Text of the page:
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A refresher course on the NFL's drug policy

In light of Will Hill's recent release and suspension, let's take a look at how hard a player has to try to actually get suspended

Tommy Gilligan-USA TODAY Sports

The Ravens released Will Hill today only hours before it was announced that he was getting a 10 game suspension for violating the NFL's substance abuse policy. With AFC North players like Martavis Bryant and Will Hill landing suspensions from the almighty commish, now seems as good a time as any to take a look at the NFL's substance abuse policy and see just how hard a player has to go to actually get caught.

The substance abuse policy dictates that most players need to get tested  once a year. A player also gets tested when signing on with a new team and draft-eligible get tested at the NFL Combine. The standard league test occurs on April 20th, because the league has a nice sense of irony. Knowing what we know about the body taking 30 days to fully process marijuana out of the system, players have until March 20th to get clean. After players get tested on April 20th, they are free to go on and smoke all the weed they want without consequence, so long as they don't do something stupid like say that they smoke weed, or post of photo online of them lighting up, or get busted by the police with weed on their person.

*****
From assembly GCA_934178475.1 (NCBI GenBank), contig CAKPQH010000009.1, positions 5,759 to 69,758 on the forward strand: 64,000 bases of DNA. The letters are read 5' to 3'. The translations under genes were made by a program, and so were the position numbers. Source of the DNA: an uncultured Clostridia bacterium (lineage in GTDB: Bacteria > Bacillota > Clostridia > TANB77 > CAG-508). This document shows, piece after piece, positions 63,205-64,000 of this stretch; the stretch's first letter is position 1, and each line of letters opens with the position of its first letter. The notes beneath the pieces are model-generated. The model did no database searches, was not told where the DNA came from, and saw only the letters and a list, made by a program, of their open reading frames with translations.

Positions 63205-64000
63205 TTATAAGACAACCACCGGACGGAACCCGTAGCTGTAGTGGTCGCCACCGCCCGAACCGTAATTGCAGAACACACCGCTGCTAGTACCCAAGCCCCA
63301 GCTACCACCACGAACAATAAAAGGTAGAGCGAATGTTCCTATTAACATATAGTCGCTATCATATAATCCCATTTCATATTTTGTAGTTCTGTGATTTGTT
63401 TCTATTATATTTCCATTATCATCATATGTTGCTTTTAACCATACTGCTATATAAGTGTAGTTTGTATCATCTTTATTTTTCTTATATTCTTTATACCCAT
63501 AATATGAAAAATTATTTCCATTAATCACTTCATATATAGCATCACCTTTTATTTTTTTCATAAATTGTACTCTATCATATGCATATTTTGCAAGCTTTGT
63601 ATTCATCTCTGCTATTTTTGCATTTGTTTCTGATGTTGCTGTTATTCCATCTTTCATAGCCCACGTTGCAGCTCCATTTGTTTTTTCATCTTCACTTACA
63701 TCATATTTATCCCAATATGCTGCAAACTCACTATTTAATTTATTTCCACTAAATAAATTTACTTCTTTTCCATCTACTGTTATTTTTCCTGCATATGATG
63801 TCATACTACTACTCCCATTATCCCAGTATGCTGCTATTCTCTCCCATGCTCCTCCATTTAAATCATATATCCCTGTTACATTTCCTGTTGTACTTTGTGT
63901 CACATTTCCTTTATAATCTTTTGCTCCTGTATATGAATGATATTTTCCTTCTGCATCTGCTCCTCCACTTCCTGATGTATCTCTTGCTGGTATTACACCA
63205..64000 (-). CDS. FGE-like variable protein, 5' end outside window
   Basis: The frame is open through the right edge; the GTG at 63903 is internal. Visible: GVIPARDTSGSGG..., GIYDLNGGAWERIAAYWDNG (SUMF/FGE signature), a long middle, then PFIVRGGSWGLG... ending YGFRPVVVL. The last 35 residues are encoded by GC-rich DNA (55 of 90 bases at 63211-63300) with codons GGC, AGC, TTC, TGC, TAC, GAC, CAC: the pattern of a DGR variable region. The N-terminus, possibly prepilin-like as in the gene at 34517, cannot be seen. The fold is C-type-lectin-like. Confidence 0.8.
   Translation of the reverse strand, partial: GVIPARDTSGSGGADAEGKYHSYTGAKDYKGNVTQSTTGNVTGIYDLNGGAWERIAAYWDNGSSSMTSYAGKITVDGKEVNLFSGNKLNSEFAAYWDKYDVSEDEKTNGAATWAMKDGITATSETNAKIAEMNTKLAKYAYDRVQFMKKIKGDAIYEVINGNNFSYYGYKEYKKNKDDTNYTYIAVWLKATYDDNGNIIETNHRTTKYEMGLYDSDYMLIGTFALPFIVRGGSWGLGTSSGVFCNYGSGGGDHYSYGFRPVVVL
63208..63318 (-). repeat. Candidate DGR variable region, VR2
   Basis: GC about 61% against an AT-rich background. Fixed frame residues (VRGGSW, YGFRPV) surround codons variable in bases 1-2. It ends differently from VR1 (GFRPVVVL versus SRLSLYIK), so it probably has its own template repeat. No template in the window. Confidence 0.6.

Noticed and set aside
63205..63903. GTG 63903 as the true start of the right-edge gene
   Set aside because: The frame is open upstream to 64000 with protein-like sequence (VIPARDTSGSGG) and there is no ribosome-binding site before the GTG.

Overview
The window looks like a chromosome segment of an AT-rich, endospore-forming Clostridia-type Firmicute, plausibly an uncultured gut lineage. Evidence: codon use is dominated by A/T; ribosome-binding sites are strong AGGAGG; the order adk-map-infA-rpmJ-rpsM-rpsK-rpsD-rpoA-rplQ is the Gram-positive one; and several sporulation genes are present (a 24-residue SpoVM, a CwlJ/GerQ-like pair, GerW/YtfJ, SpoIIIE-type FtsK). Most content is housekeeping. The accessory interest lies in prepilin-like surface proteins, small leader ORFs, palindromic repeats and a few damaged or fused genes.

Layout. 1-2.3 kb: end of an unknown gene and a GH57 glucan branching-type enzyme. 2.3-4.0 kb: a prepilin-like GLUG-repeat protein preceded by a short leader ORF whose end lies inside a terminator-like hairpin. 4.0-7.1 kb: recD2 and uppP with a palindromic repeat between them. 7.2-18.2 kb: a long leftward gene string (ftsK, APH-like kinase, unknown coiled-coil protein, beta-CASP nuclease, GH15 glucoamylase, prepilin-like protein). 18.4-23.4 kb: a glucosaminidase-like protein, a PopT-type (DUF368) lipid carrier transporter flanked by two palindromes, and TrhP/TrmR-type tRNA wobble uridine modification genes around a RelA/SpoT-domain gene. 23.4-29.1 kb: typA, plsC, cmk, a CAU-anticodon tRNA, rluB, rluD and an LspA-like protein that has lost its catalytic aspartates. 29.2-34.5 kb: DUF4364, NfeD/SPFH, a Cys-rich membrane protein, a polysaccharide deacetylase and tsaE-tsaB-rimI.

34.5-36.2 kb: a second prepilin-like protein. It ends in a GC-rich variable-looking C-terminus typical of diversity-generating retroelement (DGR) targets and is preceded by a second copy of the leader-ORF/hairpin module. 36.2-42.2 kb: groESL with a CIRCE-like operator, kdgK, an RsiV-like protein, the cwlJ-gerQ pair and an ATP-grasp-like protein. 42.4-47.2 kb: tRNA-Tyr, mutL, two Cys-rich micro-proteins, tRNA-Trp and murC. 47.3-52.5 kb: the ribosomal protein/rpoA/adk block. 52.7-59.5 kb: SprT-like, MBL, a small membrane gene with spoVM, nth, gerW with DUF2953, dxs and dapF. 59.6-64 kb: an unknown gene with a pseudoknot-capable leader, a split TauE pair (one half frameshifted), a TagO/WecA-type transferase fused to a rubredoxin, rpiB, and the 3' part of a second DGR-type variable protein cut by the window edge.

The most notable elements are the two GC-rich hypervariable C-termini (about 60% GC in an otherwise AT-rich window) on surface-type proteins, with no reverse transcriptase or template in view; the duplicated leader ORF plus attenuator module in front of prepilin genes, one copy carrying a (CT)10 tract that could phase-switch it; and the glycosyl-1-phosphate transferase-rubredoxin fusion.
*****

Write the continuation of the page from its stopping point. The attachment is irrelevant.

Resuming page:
A player fails the test if their sample tests positive for illegal substances (obviously) or if they fail to show up to the test. Failing a drug test moves a player to Stage One of the NFL's Intervention Program. Stage One is simple, the medical director evaluates a player and then comes up with a treatment plan for him at a facility or through a clinician. The player is subject to substance abuse testing, but it is not yet at surprise at this point. Stage One can last up to 90 days. Violations of Stage One only result in a penalty of a fine. If a player successfully completes Stage One, they are free, but they enter Stage Two if they fail.

Stage Two is similar to Stage One in terms of treatment, testing, and violation. However it lasts for 24 months instead of 90 days and players that commit infractions can face suspensions of four to six games. Failures here send a player to Stage Three of the NFL's Intervention Program, where Will Hill and Martavis Bryant reside. Like with the other two stages, players are subject to a treatment plan, but they are now subject to unannounced testing. Failed tests will result in a 10 game suspension if the first violation is for marijuana. Unless the medical director chooses to discharge the player, Stage Three will last for the remainder of the player's career.

Will Hill was in the third stage of the NFL's substance abuse policy when the Ravens acquired him and the team knew that when they picked up the player, there was a very real risk that he was one failed test away from taking a 10-16 game vacation. The Ravens took a small risk and gave Will Hill a chance when no one else would because they knew that he could be a great safety. Unfortunately for Will Hill, he decided that weed was more important than the opportunity of a lifetime and his NFL career is probably over.